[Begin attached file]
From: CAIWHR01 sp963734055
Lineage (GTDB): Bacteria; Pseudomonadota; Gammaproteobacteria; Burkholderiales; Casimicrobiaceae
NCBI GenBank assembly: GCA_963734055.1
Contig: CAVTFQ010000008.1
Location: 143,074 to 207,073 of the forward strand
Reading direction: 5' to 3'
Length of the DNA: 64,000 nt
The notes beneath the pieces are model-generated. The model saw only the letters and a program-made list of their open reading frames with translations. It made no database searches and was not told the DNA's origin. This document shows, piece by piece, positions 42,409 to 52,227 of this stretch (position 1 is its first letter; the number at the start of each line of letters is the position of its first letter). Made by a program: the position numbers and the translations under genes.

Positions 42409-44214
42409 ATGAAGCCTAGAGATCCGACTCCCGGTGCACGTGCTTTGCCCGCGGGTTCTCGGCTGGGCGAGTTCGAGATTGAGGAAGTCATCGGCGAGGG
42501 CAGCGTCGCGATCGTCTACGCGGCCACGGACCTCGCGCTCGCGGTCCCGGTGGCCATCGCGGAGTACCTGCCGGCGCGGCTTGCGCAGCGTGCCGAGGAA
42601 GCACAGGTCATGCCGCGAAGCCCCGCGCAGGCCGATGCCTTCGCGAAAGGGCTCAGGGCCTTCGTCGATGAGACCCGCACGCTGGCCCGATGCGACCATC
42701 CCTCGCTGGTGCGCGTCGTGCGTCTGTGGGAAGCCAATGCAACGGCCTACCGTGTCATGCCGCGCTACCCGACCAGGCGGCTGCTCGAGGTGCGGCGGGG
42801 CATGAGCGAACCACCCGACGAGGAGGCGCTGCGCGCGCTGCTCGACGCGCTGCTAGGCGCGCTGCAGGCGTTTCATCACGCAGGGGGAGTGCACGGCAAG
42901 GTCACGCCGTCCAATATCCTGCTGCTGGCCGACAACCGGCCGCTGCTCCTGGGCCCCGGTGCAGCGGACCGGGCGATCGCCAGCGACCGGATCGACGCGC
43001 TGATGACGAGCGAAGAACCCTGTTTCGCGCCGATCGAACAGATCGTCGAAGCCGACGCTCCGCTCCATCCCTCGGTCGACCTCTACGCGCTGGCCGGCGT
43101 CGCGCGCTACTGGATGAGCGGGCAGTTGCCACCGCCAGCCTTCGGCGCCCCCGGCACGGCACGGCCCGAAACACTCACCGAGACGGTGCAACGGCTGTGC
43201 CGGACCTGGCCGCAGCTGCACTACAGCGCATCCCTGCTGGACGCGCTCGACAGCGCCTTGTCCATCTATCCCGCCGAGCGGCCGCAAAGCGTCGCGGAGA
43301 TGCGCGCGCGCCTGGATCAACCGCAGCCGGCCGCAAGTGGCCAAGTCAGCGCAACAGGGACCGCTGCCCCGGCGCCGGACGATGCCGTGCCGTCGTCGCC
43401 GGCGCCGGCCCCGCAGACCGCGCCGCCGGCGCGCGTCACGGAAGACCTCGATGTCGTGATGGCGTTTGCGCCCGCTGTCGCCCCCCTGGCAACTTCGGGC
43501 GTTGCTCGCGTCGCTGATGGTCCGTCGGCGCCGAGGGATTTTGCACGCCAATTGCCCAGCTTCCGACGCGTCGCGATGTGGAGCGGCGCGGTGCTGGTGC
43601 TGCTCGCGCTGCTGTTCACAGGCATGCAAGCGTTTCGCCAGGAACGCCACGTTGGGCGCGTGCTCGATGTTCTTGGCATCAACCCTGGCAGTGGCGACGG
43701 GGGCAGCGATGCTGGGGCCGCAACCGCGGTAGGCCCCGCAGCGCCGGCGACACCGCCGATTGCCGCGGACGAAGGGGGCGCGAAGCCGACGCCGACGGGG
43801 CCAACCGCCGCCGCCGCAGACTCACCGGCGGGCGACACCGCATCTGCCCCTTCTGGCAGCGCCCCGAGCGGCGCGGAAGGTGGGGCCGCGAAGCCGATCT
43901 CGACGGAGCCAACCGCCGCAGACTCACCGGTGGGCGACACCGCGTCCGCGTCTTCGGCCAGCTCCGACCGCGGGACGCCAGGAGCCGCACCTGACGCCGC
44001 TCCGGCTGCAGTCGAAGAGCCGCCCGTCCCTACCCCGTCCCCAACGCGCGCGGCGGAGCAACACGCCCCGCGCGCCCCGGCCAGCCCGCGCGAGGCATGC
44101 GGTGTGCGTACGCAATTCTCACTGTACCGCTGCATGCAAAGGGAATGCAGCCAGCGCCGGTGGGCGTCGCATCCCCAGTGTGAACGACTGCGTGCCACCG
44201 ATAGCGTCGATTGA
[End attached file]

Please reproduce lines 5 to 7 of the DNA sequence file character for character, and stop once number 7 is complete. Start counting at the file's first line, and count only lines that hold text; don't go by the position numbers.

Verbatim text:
Location: 143,074 to 207,073 of the forward strand
Reading direction: 5' to 3'
Length of the DNA: 64,000 nt